Mentorship and Graduate Training
I am passionate about teaching and love working with students to explore, understand, and ultimately, change and transform human-environment relations. I encourage you to contact me if you are interested in work together as part of Colorado University's Master of Arts in Applied Geography & Geospatial Science or the PhD program in Geography, Planning, & Design. My research touches on many domains and I mentor students with diverse interests (e.g. critical physical geography/human-environment geography, political ecology, critical agrarian/development studies, interdisciplinary/mixed-methods research, land relations and change). I feel particularly well-suited as a mentor to students interested in methodologically integrative and/or interdisciplinary approaches to understanding human-environmental change.
Undergraduate and (Semi)-Online Course Offerings
This course engages with concepts and case material from human-environment geography, including perspectives on population and scarcity, markets and commodities, institutions and “the commons,” political economy, social construction, and risks and hazards. How do such perspectives facilitate an analysis of human-environment relations, change, and conflict, and what are the relative strengths and limitations of these different analytical paradigms? We will explore these questions through diverse classroom activities, from a town hall exploring prospects for predator reintroduction to a debate over climate policy futures to a forum on managing sea level rise in Hawai’i. Throughout we also focus on understanding the ways “social” dynamics (power, knowledge, identity, etc.) are implicated in “environmental” concerns, and vice versa.
Few would dispute that environmental protection is important and desirable, yet environmental and resource issues are deeply contentious. We argue over whether environmental problems are actually problems, what the origins and consequences of such issues are, and what, if anything, can or should be done. Our focus in this class is to critically examine and engage with important and ongoing environment and resource controversies. This involves understanding not only the technical and scientific dimensions of these controversies but the social relations of resource production, use and governance that give rise to them. Together we will explore the claims and counter-claims that animate particular debates, the dynamics of power and authority that affect whose ideas are given priority, and questions of justice. Who actually suffers the effects of agri-chemical pollution, forest conversion, offshore drilling, and nuclear waste?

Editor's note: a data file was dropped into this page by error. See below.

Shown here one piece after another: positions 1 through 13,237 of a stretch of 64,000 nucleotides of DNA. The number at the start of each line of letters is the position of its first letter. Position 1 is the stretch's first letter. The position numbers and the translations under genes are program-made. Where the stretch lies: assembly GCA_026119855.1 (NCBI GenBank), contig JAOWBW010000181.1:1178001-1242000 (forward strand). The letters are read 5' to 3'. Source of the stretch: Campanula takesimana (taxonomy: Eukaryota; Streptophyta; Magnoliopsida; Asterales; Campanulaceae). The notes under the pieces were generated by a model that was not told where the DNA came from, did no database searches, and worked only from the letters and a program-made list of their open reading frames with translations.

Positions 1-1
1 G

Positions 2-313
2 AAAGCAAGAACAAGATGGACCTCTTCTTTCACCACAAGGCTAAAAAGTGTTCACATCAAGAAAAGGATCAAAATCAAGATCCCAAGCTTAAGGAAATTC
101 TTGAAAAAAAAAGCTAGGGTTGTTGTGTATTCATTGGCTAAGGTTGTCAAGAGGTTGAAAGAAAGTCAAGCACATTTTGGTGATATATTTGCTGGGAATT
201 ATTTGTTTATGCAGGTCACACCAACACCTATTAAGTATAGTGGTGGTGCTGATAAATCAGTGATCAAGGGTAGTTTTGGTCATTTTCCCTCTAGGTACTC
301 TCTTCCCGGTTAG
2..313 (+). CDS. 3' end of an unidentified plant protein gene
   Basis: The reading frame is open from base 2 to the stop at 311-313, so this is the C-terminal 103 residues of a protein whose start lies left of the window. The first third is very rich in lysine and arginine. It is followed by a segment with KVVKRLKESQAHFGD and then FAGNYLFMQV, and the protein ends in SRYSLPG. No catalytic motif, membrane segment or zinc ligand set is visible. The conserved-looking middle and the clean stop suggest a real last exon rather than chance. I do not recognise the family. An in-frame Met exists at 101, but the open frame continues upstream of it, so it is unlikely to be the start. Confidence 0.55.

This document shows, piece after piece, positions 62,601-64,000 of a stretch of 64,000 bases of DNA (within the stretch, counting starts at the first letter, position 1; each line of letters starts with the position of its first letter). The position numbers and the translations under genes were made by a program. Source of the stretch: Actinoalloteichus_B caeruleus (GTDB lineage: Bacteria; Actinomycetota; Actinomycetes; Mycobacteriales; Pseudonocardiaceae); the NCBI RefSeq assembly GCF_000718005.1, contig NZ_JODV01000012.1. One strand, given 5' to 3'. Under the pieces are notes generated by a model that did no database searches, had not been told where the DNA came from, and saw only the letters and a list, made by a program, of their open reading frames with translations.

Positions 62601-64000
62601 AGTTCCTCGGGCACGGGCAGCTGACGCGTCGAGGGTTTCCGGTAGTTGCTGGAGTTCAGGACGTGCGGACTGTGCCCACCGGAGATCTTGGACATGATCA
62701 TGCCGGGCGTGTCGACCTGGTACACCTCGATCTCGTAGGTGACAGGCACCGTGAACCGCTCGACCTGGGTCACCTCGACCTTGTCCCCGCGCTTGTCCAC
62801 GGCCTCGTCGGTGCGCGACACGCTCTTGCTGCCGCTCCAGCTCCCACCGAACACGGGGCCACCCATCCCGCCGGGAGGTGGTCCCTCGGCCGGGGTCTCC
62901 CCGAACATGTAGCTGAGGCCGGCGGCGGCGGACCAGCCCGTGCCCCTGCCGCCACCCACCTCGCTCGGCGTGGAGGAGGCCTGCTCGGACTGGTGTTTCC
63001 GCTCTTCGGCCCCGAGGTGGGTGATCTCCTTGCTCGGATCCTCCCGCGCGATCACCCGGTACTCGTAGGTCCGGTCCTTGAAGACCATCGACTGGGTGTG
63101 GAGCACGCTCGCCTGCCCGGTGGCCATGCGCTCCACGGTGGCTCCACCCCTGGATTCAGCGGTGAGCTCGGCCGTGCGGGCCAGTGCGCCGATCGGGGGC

Globalization, Development, and the Environment
What is globalization? Is it a force, a process, a set of practices, an idea? Current debates surrounding globalization point to the contradictions at the heart of globalized processes and relations: wealth, poverty, environmental protection, collapse, and profound inequity and injustice. Uncertainty surrounding the term globalization also reflects the competing ways ‘globalization’ is invoked to contest and support different political projects. Over the past 20 years, for instance, detractors of globalization have situated globalization as an agent of Western imperialism and global ecological destruction as well as a cause for economic nationalism and militarized borders. How do we make sense of these uncertain, shifting, and contested constructs and how do they relate to processes of development and environmental change? How can we imagine and enact more just globalized futures?